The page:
The garden police idiocy doesn't end with front yard vegetable gardens. Picture this:
You live in hot, dry Austin, Texas. You spend thousands of dollars over many years to turn your front yard into an organic, water-saving, wildlife-friendly oasis. You have it certified as an official Wildlife Habitat. And the city of Austin writes you a letter, praising your work.
A neighbor complains. And the city comes and chops down shrubs. Then they spray a few herbicides onto your wildlife habitat, just for good measure. This is exactly what happened to Laura Croteau of Austin, Texas. On May 9th, Ms. Croteau received a letter from the City of Austin's "Wildlife Austin" program, complimenting her Earth-friendly wildlife garden, stating that it was "a beautiful yard [that] would be perfect to showcase."
On May 25th, she received a different letter, this time from the city of Austin's Forestry Department, stating that her garden violates city ordinances. In part, the complaint was that the sunflowers she planted were too tall, her wildflowers needed to be cut back, shrubs should be trimmed into shapes and placed in defined, maintained beds. Failure to comply could result in a $2000 fine and (this is getting old, now) being charged with a misdemeanor.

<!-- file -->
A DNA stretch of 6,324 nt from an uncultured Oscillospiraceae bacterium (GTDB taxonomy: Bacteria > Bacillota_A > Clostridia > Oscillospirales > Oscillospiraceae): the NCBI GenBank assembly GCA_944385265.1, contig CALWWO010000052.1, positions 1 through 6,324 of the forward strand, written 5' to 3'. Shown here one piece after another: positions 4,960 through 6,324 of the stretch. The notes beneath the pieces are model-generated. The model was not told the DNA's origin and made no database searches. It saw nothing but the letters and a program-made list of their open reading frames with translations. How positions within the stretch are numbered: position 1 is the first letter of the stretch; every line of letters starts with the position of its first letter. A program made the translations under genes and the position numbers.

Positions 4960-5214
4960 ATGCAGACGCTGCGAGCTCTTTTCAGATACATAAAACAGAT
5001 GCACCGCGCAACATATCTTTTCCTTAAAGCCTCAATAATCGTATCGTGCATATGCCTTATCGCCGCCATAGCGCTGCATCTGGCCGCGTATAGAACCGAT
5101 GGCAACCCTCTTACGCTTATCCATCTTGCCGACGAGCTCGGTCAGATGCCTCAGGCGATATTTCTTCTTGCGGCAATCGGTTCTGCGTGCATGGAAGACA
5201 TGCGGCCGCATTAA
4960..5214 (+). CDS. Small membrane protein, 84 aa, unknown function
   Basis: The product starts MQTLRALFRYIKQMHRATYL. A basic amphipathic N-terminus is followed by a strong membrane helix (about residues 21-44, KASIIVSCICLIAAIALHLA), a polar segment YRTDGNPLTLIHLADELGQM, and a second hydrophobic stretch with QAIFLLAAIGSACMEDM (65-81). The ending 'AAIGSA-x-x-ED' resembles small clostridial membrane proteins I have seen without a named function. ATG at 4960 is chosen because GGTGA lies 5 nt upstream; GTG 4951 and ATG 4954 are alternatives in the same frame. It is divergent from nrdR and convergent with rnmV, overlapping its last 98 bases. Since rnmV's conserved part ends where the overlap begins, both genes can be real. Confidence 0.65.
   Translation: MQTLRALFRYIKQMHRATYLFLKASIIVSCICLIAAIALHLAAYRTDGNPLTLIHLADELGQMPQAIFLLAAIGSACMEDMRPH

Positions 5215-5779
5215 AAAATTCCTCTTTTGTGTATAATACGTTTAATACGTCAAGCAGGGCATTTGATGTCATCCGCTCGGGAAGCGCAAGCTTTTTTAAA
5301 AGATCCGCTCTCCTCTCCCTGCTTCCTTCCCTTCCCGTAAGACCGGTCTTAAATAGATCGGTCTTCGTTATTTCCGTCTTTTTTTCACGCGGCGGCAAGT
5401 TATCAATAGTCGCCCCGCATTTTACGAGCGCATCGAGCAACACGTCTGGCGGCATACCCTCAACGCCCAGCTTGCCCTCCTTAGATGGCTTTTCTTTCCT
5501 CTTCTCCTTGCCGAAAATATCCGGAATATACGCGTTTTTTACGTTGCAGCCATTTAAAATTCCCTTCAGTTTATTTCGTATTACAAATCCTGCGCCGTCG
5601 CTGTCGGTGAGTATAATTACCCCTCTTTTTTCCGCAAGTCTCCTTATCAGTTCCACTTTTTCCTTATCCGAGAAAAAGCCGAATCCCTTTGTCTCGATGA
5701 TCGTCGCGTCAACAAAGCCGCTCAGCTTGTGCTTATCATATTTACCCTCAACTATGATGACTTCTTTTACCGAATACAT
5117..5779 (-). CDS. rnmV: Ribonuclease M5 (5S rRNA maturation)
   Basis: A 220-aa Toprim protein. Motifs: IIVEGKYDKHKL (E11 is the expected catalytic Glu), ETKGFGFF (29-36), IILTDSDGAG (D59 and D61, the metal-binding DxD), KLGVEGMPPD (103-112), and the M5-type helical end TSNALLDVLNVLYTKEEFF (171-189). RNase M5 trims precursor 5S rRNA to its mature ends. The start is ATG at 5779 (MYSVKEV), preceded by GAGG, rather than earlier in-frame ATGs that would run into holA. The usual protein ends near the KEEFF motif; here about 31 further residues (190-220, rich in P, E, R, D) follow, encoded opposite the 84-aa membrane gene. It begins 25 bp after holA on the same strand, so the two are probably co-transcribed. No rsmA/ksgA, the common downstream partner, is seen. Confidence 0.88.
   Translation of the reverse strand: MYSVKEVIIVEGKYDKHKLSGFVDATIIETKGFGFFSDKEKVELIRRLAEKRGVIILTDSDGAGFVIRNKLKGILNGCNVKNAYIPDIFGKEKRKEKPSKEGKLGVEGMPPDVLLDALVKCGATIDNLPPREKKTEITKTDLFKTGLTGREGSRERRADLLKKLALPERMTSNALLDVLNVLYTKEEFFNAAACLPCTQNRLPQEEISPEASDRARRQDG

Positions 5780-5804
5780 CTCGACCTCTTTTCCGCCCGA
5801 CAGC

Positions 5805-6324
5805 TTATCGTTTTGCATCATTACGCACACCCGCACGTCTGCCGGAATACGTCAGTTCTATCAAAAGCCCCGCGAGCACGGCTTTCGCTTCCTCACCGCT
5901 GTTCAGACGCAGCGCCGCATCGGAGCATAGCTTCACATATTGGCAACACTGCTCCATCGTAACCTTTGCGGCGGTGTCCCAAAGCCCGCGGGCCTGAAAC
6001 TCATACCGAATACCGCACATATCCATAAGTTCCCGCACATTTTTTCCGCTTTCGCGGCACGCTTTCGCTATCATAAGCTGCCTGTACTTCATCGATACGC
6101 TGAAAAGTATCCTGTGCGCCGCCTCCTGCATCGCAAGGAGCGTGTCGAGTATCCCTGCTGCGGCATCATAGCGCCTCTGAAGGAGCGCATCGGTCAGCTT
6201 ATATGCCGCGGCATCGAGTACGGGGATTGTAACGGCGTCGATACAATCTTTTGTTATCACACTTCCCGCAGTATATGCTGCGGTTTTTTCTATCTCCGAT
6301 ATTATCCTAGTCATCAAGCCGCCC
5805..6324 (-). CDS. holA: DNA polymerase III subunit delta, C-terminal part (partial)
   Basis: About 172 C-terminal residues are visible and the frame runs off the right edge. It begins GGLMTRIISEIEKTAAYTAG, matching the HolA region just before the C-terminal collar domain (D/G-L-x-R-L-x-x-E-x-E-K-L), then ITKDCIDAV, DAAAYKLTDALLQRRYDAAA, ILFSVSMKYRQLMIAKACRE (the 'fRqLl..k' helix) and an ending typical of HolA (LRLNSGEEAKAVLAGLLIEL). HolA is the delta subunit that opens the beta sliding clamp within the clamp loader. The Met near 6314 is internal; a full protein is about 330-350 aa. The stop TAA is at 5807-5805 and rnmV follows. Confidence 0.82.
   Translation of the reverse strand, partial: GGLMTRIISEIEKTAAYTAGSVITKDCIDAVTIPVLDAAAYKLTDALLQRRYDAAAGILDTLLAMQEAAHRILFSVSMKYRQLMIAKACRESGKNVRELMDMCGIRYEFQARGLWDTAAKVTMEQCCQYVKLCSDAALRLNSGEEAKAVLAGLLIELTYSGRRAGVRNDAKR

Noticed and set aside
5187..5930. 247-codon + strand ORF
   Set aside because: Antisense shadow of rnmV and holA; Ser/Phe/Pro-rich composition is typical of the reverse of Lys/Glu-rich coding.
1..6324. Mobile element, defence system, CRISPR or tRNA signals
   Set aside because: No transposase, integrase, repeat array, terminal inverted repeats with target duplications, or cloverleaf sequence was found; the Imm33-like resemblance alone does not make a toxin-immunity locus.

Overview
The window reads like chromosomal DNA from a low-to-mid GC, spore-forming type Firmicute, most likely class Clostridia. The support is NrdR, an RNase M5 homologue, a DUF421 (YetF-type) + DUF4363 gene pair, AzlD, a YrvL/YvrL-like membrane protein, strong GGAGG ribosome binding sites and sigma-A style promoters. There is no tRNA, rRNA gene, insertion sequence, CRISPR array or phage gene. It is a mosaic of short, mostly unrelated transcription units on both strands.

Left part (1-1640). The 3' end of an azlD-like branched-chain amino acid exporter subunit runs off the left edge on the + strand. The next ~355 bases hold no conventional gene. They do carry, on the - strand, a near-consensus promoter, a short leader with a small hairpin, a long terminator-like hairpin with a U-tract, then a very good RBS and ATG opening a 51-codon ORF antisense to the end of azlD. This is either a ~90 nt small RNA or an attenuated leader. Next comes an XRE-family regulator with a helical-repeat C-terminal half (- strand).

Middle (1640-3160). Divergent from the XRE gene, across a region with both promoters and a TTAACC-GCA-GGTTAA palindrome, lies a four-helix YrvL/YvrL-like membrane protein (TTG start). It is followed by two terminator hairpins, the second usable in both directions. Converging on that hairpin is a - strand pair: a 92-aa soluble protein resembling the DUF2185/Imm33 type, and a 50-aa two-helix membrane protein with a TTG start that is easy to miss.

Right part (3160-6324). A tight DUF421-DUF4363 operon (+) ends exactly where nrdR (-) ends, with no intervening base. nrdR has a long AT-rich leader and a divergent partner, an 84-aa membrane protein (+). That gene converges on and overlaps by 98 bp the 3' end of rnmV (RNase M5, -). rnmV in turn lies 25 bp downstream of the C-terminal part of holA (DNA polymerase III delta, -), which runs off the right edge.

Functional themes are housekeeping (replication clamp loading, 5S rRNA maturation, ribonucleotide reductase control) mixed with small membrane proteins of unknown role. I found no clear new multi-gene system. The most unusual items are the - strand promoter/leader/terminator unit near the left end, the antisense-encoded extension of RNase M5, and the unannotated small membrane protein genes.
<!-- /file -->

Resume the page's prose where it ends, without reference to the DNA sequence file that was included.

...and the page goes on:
Croteau has plenty of examples of properties in her neighborhood that have the same issues hers does, yet they aren't being cited. The issue is that in Austin, as in many communities, code compliance citations are based on whether or not the city gets a complaint from someone in the neighborhood. One person calling to complain can trigger a citation from the city, which can lead to a ridiculous misdemeanor charge.
It gets worse.
In late June, the city informed Ms. Croteau that they were no longer interested in suing her, but that she would need to work with the city to be able to keep her wildlife garden. They told her they wanted to remove the shrubs to reduce the chance of obstructing the view (she lives on a corner lot). She trimmed the offending shrubs to eliminate any chance of obstruction.
With ZERO WARNING, she woke on the morning of June 30th to the sound of chainsaws. City workers cut down a large section of the hedge in her front yard. By the time she got outside, much of the hedge was gone. The city workers were spraying the area with herbicides (just for good measure, I guess) when she reached them.
A few weeks later, the city informed her that they wanted to remove MORE plants and put a "No Parking" sign on her lot, but has since decided against it. For now, Ms. Croteau is figuring out what to do to replace the shrubs chopped down by the city.
One positive coming out of this story is that it is making the city of Austin (and hopefully other communities) look at the current policy of complaint-based code citations. One busybody, complaining to the city, should not be able to cause this amount of havoc for their neighbors.
You can read more about the ongoing saga of this wildlife garden at The Austin Chronicle.
More About Criminal Gardening:
Michigan Woman Faces 93 Days in Jail for Planting a Vegetable Garden
B.C. Man Faces 6 Months in Jail for Growing Food